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Changing opinions, in Spain and internationally, on the economic effects of the Catalan case. After the 1st October Catalan referendum last year, alarms over the Catalan economy went off with the acceleration of the independence process and central government intervention, which caused negative announcements from various organisations, including the International Monetary Fund (IMF).

Within days of the referendum, the international body warned of the serious consequences that the constitutional crisis could have for the Spanish and Catalan economies, and called for a political debate on the issue. This led to them lowering their growth forecasts. Now, the IMF has changed its opinion and said that the impact of the Catalan issue was "less" than expected.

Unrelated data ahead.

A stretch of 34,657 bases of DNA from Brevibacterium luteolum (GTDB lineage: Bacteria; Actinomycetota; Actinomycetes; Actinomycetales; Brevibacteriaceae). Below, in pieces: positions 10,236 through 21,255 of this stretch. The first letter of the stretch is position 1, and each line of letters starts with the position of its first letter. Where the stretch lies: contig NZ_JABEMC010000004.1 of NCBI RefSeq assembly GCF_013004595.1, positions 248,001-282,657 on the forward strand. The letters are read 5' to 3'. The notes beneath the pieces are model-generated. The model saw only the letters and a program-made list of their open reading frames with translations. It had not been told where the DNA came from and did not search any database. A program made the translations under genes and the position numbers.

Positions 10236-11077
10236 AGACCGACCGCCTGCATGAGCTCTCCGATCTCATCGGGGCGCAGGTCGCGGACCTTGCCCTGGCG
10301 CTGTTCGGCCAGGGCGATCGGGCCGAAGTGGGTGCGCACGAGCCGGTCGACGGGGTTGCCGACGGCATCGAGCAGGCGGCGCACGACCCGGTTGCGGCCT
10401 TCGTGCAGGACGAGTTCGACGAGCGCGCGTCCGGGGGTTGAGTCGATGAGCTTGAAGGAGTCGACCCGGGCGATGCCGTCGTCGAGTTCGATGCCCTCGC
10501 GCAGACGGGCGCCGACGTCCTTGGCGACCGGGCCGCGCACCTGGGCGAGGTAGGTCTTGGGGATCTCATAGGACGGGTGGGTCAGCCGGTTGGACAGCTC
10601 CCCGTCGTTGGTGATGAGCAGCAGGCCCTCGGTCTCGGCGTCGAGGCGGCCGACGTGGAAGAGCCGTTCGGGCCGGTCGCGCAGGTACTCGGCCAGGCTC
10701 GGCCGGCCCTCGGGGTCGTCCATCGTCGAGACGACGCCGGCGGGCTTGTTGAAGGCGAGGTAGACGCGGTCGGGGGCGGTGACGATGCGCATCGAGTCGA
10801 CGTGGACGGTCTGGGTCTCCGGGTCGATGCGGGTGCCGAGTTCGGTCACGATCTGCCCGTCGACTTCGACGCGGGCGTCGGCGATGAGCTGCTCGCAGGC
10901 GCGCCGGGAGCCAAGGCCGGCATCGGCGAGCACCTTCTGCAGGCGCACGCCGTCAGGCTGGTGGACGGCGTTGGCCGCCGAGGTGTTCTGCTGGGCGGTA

The statement came from the deputy director of the IMF's Research Department, Gian Maria Milesi-Ferretti. In remarks to Spanish news agency Efe, Milesi-Ferretti said that there had been "a lesser impact from the uncertainty on Catalonia" than that predicted by the organisation. He said that Catalonia's growth has been "modest", "good news" in comparison with the forecasts.

Spain's AIREF (Independent Authority of Fiscal Responsibility) also made a similar statement yesterday, evaluating the impact of the Catalan crisis on the Spanish economy as reducing GDP growth by 0.1 points, less than the predictions for the last quarter of 2017.

In relation to the autonomous community's deficit, the AIReF believe it "feasible" it will achieve its objective of 0.4% of GDP, but that there is a "moderate risk" it won't reach the 0.2% level set as a further target. These new statements amend last year's predictions, leaving the negative forecasts ringing hollow.